What is the correct plural of octopus:
- Something else?
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I would go with octopuses.
That is part of the Wikipedia "Plural form of words ending in -us" article:
- octopuses is the most common form in the UK as well as the US;
- octopodes is rare,
- and octopi is often objectionable.
The Oxford English Dictionary lists octopuses, octopi and octopodes (in that order);
it labels octopodes "rare", and notes that octopi derives from the mistaken assumption that octōpūs is a second declension Latin noun, which it is not. Rather, it is (Latinized) Ancient Greek, from oktṓpous (ὀκτώπους), gender masculine, whose plural is oktṓpodes (ὀκτώποδες).
If the word were native to Latin, it would be octōpēs ('eight-foot') and the plural octōpedes, analogous to centipedes and mīllipedes, as the plural form of pēs ('foot') is pedes.
In modern Greek, it is called khtapódi (χταπόδι), gender neuter, with plural form khtapódia (χταπόδια).
As other answers have already pointed out, the correct English plural is octopuses.
Some clarification is needed in the answers, though, since many people are under the impression that octopi is definitely wrong for historical reasons, while octopodes is apparently acceptable (even though almost no one aside from grammar fanatics has ever heard of it).
After reviewing the historical evidence, both octopi and octopodes have problems.
Aside from the fact that octopi is a familiar plural to many and is indeed listed ahead of octopodes in almost all (if not all) dictionaries, generally following octopuses, there are strong historical reasons why octopodes should be suspect.
Is octopodes "wrong"? No, I don't think so. But arguing for an analogy to native Latin or ancient Greek plurals is misguided in this case. For this specific example, the likely form that the Romans would have used (if they coined the word) could have easily been octopi, particularly if they thought of it as related to polypus at all.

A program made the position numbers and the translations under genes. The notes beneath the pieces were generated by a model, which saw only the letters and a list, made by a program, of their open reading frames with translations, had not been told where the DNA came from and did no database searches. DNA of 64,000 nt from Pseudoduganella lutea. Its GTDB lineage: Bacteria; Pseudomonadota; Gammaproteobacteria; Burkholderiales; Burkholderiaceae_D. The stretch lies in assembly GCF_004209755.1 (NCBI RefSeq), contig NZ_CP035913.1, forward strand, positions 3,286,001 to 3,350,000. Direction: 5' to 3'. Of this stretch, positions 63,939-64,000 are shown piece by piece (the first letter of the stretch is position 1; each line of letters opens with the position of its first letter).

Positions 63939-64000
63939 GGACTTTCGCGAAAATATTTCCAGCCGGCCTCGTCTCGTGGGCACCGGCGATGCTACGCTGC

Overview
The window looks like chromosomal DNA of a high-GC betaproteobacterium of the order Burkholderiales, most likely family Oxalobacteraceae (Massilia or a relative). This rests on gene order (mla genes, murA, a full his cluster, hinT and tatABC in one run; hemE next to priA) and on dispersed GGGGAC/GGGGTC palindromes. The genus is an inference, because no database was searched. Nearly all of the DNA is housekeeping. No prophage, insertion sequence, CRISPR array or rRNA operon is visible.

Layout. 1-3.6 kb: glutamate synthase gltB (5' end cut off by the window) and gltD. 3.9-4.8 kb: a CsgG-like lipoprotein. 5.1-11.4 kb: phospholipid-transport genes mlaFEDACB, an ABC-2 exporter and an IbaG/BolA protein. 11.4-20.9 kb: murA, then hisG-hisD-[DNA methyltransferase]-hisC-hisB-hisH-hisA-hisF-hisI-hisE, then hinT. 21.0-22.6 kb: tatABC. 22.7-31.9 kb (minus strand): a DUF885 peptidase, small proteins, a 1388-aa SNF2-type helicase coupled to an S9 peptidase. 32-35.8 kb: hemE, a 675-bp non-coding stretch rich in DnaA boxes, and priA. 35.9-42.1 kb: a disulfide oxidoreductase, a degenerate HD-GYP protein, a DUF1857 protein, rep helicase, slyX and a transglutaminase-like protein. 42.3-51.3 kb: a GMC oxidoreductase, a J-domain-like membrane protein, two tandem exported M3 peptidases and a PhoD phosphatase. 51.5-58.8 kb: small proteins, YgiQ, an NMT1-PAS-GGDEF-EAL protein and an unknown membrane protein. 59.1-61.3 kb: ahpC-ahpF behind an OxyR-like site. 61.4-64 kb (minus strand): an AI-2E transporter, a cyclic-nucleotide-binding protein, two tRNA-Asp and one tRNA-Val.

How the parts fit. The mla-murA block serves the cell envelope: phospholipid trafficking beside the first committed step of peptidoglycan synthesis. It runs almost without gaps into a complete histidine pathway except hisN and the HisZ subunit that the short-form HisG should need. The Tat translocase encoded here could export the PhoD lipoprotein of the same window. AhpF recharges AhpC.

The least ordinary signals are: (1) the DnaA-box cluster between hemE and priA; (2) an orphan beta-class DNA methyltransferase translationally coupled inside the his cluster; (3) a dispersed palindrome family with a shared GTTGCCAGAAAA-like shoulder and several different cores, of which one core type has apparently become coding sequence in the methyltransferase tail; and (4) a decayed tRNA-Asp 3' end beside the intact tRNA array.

The only way that we get to a position where octopodes is definitely "correct" and octopi is definitely "wrong" is by requiring a word coined in the 1700s to follow rules about ancient Latinized Greek plurals that were very inconsistent in ancient Latin, and are explicitly contradicted by similar words in both ancient Latin and Greek in this case.
I personally would avoid both octopi and octopodes and consider them to be sort of "skunked" plurals. If you want to use octopodes to show off some classical skills, just be aware that, etymologically, you're on somewhat shaky ground.
Octopuses and octopodes are both correct; the former is appropriate modern English, the latter is most appropriate if you're intentionally trying to come off as a pedantic classicist. (I use it regularly.)
Octopoids is the plural of octopoid, not octopus.
Octopi is a mistaken formation based on interpreting octopus as being constructed using a Latin -us suffix when it is in fact constructed using a Greek -pus suffix. (I guarantee you that somebody will write an answer that asserts that it has attained correctness through usage. I contrariwise assert that if ten billion people all jump off a cliff, they're still all stupid.)
(Note: this answer was written for a slightly different question that was merged with the current question, which is why it may seem I was answering oddly.)
The NOAD has the following note about the plural of octopus:
USAGE The standard English plural of octopus is octopuses. However, the word octopus comes from Greek, and the Greek plural form is octopodes. Modern usage of octopodes is so infrequent that many people mistakenly create the erroneous plural form octopi, formed according to rules for Latin plurals.
Plural forms of Octopus is: octopuses /ˈɒktəpʊsɪz/, octopi /ˈɒktəpaɪ/, or octopodes /ɒkˈtɒpədiːz/ . See Terminology of Octopus from Wikipedia.
Octopi is based on an incorrect assumption, that octopus is of Latin derivation, so we shouldn't use it. Octopuses sounds funny, so I wouldn't use it. Octopodes may be rare, but it's right, so perhaps it's up to us to get people used to it.
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